30-36" height, 6-12" spacing, full sun, horizontal netting advised, no fertilizer

Pampas Plume Celosia
33-48" height, 6-12" spacing, netting, no fertilizer

Giant Dahlias: 40-50", 9-12" apart, full sun, no support, do not disturb roots
Creamy Yellow

Ornamental Grass:  Love Grass ?
Morning Glory
Cardinal Climber - 72-120"
President Tyler - 72-96"
Hyacinth Bean - Ruby Moon
10-20', full sun, 12" spacing, trellis/support

Sunflower Collection:

Cosmos:  Sea Shells
40-48" height, 9-12" spacing,

Hopefully I'll have plenty of flower pics over the next few weeks!!!  If I don't spend too much time at the ocean, that is....

Thursday, June 3, 2010


This post topic relates to previous posts about manageability and moderation.  I tend to have "manageability issues" that allow some areas of my life to flourish while others are largely neglected.  My seedlings project was successful overall, however there are a few areas of my life that are in need of a little attention (ummm... like clothing my children, perhaps?).

Take for example my home.  It has not been dusted, vacuumed, cleaned in... well...  I'm too embarrassed to try and figure out how long.  A new friend is coming to visit next week and I HAVE to get this place into ship-shape before then.  There is germination soil on the windowsill, dustbunnies procreating in every corner, and mysterious odors coming from the refrigerator.  I did clean the toilets yesterday, but that just scratches the surface.  A WHOLE lot more work needs to be done.

Then there is my health.  Staying up so many late nights with my seedlings interfered with time that I should have been sleeping.  For me, not getting enough sleep sets off a whole domino effect of other problems like not exercising.  I also haven't been meal planning well, which for me is a "recipe" for potato chips and pasta.  Not so good at all.  So before today's trip to the grocery store, I am actually MENU PLANNING so that I purchase foods that are healthy, incorporate food preparation into my schedule, don't purchase more food than is necessary, and actually eat well.  Still recovering from surgery, I can't do much more than walking for exercise.  That's needs to go into my health schedule as well.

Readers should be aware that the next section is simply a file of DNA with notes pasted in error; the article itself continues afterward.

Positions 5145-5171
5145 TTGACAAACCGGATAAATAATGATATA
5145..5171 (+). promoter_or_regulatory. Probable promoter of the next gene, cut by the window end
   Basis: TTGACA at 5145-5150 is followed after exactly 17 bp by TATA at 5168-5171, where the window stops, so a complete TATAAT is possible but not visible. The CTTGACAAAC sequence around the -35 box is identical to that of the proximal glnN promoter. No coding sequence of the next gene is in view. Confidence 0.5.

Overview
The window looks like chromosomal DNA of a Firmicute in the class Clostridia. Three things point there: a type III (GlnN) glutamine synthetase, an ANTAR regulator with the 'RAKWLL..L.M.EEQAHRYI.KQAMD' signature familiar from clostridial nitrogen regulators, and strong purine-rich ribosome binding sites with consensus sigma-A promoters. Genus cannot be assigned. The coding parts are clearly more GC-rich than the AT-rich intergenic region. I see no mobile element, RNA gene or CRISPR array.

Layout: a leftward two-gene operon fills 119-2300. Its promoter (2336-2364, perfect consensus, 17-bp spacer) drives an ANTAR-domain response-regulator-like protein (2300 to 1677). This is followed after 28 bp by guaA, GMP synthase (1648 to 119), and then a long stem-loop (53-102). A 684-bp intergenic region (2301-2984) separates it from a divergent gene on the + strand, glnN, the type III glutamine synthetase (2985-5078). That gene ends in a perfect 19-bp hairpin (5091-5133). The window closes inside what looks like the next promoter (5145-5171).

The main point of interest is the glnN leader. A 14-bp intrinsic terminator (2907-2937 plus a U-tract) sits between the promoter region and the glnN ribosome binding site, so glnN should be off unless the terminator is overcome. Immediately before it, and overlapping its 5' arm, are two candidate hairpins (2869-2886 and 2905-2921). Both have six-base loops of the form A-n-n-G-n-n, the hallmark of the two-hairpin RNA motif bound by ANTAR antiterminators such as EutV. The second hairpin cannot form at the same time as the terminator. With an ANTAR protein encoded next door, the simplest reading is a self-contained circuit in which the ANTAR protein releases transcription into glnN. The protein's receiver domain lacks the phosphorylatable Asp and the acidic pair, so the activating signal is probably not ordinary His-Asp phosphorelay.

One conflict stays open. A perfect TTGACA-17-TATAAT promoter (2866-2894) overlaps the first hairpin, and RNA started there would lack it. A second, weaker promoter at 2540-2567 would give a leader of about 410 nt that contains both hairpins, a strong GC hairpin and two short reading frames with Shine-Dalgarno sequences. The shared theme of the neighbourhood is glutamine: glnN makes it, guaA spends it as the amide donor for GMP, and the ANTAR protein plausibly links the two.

Being an extravert, I have accumulated some very lovely friends over the years.  However I owe so many phone calls and emails it's kind of bumming me out.  I have been assured by wiser mothers than myself that your social life does come back as your children get older.  But they tend to follow that comment with, "But don't wish it away!"  Okay, okay.  I don't want them to grow so fast, but I WOULD like to stay in contact with people who are important to me.  I did catch up with a few last weekend while also engaging in some family fun.  Read on.

Family Fun time had been neglected for far too long, and that was addressed over Memorial Weekend.  The four of us went camping with a group of friends for three nights in Acadia, one the most beautiful places in the world (not that I've seen THAT many places, I"m just saying).  If there is such a thing as a spritual vortex, Acadia is one of them.  We cooked on Coleman Stoves, had group feasts, slept in tents, made s'mores, hiked around, explored, and had a whole lot of fun.

Yes, you read correctly.  We went camping over MEMORIAL DAY WEEKEND  - a sacred time for gardeners!  Ideally this would have been a major planting weekend, but the camping trip won out.  Fortunately the good weather this spring had allowed me to plant many things early, so most of that work has already been done.  And a lovely neighbor was kind enough to water my garden while I was gone (because of course it only rained in Acadia, not Southern Maine). 

Upon return, there was definitely some evidence of neglect.  Some of my salad greens are overgrown and need to be pulled out.  Mystery weeds are battling for dominance.  However my seedlings are looking pretty darned good!  Some of my radishes are ready, my second wave of salad greens has grown significantly, my snap peas shot up, and my sunflower seeds have popped up out of the ground.  My "unplanted" seedlings have been relocated from my deck (yes, I have my front window AND my deck back) to a concrete walkway and ready to be planted in my garden, the Plant-A-Row Garden, and the rest given away.

So here an effort, yet again, to get into balance.  My shopping list is ready, the rain has taken care of my garden's need for water, and I'm off to run errands.   Fortunately people, plants, and things are mostly resilient to periodic stints of moderate neglect.